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Bundesamt für Naturschutz

Forest Conference: Can our forests still be saved?

International Academy for Nature Conservation
Agriculture and forestry
Putbus/Insel Vilm
In the stimulating conference atmosphere of the International Academy for Nature Conservation Isle of Vilm (INA), 24 forest experts from Germany and Switzerland met at the invitation of the Federal Agency for Nature Conservation (BfN) from 17 to 20 August to discuss ways of adapting our forests to climate change. The conference took place under the impression of the massive forest damages, which are estimated in Germany meanwhile on 285,000 hectares and an amount of fallen timber of 178 million cubic meters.
Coarse woody debris of different dimensions and decomposition stages in the Eichhall natural forest reserve, Spessart, Bavaria.

The conference achieved important progress in many respects, even if the question posed in the conference title “Sind unsere Wälder noch zu retten?“ (“Can our forests still be saved?”) could not be answered conclusively.

It became clear that very different approaches and assumptions of the participating experts from science, associations and administration partly complicate the derivation of recommendations for action: Representatives of an ecosystem-based approach emphasized the importance of the functioning of ecosystems as a basis for the provision of ecosystem services - in times of climate change, regulating functions and services are particularly relevant. They referred to studies that attest forests an inherent capacity for self-regulation and self-organisation. The ecosystem-based approach also includes the consistent promotion of ecosystem structures and processes in order to gain more time for adaptation to climate change. For example, by leaving deadwood in the forest and not unnecessarily thinning the canopy of forests. This supports humus formation, cooling and water retention in forests. Furthermore, an ecosystem-based approach does not only look at tree species, but explicitly recognises the important role of microorganisms and fungi for ecosystem functioning.

In contrast, forestry scientists in particular assume that our forests must actively adapt to climate change in order to be able to continue to offer society the raw material wood and other ecosystem services in the future. Depending on the initial situation and the vulnerability to climate change, differentiated solutions for adaptation would have to be found for each type of forest. By means of thinning, tree species change and mixed stands, it is basically possible and necessary to strengthen the self-organization ability of ecosystems and to improve the resistance and resilience of forests.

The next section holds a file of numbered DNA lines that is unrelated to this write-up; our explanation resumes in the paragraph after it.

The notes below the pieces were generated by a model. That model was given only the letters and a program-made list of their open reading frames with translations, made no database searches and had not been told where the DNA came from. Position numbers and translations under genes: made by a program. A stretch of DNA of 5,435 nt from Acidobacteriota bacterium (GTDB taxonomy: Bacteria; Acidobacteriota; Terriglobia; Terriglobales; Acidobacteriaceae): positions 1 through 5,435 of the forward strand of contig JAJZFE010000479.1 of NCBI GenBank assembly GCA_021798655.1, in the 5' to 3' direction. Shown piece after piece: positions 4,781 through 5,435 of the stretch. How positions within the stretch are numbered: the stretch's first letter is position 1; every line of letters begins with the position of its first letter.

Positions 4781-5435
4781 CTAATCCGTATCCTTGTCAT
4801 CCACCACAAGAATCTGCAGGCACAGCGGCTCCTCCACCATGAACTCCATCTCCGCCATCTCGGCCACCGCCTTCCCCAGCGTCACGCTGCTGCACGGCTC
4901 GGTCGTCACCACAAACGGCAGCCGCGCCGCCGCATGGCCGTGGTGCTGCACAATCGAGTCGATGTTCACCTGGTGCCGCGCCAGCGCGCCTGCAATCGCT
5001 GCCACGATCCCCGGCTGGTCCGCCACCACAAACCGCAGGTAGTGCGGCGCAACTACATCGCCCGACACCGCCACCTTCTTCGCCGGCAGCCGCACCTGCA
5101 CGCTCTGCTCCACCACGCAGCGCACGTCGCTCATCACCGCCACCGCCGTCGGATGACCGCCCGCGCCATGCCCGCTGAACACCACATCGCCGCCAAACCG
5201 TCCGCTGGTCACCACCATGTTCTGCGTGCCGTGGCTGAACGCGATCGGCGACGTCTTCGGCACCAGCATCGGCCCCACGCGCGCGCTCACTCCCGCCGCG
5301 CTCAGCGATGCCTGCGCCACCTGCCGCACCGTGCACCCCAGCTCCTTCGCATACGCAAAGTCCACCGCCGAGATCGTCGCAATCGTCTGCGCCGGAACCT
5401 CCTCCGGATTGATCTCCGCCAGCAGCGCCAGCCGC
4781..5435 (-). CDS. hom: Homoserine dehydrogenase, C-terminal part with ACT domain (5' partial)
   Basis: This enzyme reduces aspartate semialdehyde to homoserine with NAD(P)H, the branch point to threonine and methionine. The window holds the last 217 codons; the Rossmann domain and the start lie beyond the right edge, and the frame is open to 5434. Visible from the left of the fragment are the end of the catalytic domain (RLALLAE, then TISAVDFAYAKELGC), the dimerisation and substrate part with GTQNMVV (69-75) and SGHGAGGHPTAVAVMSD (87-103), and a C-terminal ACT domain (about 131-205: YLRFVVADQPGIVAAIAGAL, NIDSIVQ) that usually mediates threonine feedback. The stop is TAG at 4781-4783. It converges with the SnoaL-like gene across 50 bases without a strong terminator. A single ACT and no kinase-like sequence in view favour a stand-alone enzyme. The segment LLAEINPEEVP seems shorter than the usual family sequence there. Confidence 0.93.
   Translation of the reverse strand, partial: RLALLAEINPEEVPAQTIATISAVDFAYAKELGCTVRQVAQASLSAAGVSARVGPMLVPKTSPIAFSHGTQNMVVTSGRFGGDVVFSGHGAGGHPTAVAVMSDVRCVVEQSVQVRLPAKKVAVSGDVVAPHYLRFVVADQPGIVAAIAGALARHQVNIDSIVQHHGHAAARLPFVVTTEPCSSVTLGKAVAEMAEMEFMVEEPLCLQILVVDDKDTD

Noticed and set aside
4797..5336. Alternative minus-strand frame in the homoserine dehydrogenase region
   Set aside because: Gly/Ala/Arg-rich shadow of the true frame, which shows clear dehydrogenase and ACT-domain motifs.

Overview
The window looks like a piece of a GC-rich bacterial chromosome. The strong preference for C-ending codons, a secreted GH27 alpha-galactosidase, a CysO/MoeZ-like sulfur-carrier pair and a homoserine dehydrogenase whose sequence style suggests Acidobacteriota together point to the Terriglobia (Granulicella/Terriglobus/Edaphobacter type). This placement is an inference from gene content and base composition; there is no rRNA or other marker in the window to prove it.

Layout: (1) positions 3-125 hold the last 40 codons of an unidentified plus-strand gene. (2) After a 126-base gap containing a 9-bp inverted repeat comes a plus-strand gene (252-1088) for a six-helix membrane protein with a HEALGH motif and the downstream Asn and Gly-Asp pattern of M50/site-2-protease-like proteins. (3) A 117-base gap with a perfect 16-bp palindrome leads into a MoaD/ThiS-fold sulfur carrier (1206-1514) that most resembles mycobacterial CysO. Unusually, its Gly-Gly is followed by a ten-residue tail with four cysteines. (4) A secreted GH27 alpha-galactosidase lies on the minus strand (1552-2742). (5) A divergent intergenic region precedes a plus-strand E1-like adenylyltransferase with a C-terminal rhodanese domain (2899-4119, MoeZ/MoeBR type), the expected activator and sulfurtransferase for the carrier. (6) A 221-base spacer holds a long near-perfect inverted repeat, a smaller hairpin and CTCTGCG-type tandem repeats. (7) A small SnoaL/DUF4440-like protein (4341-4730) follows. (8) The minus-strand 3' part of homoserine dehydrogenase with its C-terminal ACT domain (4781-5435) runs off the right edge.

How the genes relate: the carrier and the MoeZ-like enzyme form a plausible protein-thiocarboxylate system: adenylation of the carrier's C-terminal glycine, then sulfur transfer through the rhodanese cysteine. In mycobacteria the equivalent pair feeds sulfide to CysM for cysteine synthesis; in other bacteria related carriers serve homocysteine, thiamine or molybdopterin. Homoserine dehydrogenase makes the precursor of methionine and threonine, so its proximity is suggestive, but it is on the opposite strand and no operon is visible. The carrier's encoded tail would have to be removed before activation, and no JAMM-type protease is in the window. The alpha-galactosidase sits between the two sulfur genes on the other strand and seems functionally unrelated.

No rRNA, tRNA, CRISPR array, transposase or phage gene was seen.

Despite these very different starting positions, there was agreement among the participants that in the future the conscious handling of uncertainty and a more competent handling of unawareness must be given more attention in forest management. Neither the climate change itself, nor the reaction of forests to increasing disturbances are predictable due to the complexity of the interactions in all details. This requires a transformation of the forest's self-image and world view and a shift away from traditional control and planning paradigms. Rather, foresters must become "competent companions accompanying the unpredictable".

To cope with uncertainty and unawareness, strategies such as experimental action, risk spreading, step-by-step probing, effective promotion of learning processes, expansion of networks between science and practice and greater attention to the precautionary and precautionary principle were discussed. It quickly became clear, however, that there is further fundamental need for discussion and research in this area, which should be embedded in a broader social discourse.

There was also in some cases considerable agreement on many specific measures of forest management. It was agreed that a part of the current and future calamity areas should not be cleared, but left to natural regeneration. Clearings, which are often carried out even under acceptance of economic losses and supported by public funds, create an unnecessary pressure to act and are no longer justifiable from a public welfare perspective. Disturbances should rather be understood as natural processes that also open up opportunities for biodiversity and should therefore be integrated more flexibly into management in the future. The need for precise threshold values for area shares, which could be useful for larger forest enterprises in particular, was discussed. On the other hand, it was agreed that the obligation to reforest should be extended to up to 15 years in order to give natural processes more time.

There was also consensus that the potential of indigenous tree species should first be exploited in the selection of tree species, before resorting to "new tree species" for planting, for which only little scientific knowledge is available to date and whose risk can therefore hardly be assessed. In this context, the importance of adapted populations of cloven-hoofed animals as a key factor for species-rich natural regeneration was repeatedly pointed out.

The majority of the participants at the event spoke out in favour of continuing the event format and additionally suggested the establishment of a permanent coordination office for a round table on "forest adaptation" from funds of the Forest Climate Fund.

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